According to Newsday's Arthur Staple, Nelson's deal is three years and worth $7.5 million.
The Islanders needed to strike a deal with Nelson before training camp, as a self-imposed rule stated that any player not signed before that deadline would be forced to sit out the entire season, per CBSSports.com's Adam Gretz.
There were concerns that a contract was not going to be done in time, as Nelson's agent, Ron Salcer, told Staple on Monday:
We haven't heard from them in six weeks. Garth [Snow, the Islanders' general manager] and I talked six weeks ago after they made an offer, which was nowhere near commensurate with what players like Brock are making. Garth said he'd get back to me and that was it. No negotiations whatsoever.
Ensuring Nelson is playing in this upcoming season is a nice boost for the Islanders, who are still trying to find out the right line combination for their top unit, which includes John Tavares at center and Kyle Okposo on the right wing.
Nelson is coming off of a 20-goal season in just his second year in the NHL as the 23-year-old spent time working with the first line last season. But he could lose out to fellow youngster Anders Lee, who scored 25 goals in his first full season, for those responsibilities.
Even if he is not playing with one of the NHL's best players in Tavares, he would bring his scoring ability and size (6'3", 206 pounds), though he's not the most physical player, to the second line. There, he could be playing with the likes of Ryan Strome and Frans Nielsen, two smaller players who are gifted with the puck and could play him into positive scoring situations.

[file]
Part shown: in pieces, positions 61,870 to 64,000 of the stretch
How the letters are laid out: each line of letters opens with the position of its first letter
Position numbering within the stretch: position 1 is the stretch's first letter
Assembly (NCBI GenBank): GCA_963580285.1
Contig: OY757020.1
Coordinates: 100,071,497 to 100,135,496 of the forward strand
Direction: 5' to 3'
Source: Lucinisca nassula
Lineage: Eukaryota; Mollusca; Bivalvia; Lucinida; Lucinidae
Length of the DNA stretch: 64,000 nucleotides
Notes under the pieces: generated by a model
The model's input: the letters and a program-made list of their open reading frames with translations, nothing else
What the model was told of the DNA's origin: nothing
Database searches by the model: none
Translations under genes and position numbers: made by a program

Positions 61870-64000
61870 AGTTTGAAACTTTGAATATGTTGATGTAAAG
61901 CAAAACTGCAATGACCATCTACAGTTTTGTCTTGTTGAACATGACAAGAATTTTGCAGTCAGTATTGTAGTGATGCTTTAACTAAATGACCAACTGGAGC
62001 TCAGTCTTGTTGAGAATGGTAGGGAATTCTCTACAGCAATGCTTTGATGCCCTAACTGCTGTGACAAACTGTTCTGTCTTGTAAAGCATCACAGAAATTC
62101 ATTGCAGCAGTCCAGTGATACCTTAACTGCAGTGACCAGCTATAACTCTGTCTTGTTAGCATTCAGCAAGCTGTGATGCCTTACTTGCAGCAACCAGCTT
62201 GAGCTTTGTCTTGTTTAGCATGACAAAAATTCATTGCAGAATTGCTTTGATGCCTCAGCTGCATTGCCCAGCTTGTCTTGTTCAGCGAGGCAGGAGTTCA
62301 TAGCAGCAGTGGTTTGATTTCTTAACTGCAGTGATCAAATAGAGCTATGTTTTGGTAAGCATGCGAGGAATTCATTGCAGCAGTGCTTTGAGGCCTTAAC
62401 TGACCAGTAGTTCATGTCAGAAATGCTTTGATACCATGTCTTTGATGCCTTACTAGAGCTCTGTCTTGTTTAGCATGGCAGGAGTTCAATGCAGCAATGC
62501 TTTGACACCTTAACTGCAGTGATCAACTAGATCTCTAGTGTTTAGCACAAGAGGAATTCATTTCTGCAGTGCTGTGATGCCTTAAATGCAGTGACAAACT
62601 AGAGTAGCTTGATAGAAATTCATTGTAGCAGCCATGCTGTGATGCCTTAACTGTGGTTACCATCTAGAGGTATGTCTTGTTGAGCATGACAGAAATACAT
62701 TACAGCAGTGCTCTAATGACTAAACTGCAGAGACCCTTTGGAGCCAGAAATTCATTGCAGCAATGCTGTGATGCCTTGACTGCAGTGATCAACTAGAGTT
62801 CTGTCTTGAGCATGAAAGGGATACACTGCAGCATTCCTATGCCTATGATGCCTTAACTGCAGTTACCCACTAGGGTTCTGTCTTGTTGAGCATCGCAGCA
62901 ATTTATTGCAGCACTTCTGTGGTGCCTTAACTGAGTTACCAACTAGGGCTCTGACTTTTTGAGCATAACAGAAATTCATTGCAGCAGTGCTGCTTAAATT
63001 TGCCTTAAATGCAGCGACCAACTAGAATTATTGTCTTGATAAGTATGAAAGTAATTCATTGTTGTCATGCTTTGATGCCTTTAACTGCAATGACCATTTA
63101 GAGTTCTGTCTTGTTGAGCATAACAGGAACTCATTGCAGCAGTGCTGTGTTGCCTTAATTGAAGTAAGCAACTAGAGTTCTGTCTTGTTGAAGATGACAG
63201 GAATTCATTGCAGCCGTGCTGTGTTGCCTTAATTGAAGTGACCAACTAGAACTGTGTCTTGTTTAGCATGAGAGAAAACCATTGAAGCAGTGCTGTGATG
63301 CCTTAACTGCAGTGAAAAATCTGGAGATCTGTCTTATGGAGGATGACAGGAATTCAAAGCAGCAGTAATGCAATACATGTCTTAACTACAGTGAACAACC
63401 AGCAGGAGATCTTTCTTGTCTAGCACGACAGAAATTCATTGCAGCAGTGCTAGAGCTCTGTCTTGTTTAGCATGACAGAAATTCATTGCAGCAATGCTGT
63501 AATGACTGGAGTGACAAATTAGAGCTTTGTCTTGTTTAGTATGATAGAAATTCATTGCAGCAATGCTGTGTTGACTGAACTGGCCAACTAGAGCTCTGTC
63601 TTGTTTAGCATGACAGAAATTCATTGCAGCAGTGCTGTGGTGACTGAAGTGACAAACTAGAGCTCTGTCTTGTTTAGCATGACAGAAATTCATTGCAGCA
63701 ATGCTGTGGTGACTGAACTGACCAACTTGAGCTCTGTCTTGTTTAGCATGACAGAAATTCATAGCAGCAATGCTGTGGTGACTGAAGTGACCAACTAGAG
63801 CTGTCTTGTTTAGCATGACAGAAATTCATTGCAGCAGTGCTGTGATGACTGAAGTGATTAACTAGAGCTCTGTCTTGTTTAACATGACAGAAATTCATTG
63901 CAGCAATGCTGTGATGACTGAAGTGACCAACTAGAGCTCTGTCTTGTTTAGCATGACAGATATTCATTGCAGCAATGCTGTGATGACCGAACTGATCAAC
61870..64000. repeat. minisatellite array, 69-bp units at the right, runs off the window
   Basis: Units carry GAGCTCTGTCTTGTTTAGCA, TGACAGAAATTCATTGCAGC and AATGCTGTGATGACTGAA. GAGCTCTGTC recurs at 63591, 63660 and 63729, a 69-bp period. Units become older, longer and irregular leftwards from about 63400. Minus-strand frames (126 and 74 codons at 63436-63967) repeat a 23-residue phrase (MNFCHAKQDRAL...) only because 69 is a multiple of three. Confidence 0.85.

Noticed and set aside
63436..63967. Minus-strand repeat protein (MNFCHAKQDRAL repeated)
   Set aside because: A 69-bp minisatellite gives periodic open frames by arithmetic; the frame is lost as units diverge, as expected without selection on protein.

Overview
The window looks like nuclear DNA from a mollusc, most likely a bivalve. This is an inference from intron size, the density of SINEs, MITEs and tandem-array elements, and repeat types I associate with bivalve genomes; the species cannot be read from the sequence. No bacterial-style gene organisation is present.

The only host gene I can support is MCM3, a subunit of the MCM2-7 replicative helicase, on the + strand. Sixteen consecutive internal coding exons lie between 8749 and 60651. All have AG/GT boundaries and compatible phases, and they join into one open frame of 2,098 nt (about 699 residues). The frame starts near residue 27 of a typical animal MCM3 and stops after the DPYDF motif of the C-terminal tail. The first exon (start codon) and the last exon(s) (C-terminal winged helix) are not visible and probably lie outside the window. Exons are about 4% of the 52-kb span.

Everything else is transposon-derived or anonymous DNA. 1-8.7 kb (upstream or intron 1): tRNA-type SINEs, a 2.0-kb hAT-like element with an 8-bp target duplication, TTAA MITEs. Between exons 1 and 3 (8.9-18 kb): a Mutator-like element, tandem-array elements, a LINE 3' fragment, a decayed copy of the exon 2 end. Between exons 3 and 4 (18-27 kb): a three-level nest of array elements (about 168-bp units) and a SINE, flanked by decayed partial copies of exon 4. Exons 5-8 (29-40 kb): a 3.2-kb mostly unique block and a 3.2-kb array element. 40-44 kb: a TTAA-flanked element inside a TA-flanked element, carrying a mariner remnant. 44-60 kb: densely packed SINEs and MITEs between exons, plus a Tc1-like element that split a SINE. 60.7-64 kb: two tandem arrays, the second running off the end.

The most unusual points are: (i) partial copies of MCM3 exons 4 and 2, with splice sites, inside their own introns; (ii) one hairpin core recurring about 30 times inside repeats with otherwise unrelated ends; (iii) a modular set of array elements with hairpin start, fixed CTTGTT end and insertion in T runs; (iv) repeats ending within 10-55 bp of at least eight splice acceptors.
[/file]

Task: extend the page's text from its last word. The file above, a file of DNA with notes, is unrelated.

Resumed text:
If he continues to improve and can put up close to 25 or 30 goals a year, this deal could be considered a steal, though it will beckon for a much more lucrative payday in the future. Chris Peters of CBSSports.com explains:
One thing that isn't ideal about Nelson's contract is that it will expire the same year John Tavares' current contract is fulfilled. That could end up making for an expensive year, but it will be worth it if Nelson is able to establish himself as a core player over these next three seasons.
On a developing Islanders team that finished fifth in the Eastern Conference last season for its second playoff berth in three years, Nelson's promising offensive game could prove an important asset to the team. And though that might mean the Islanders could be put in a tougher situation down the road come free agency, at least they are ensured an important piece to a competitive puzzle is coming back for the team's first season in Brooklyn.
Stats courtesy of Hockey-Reference.com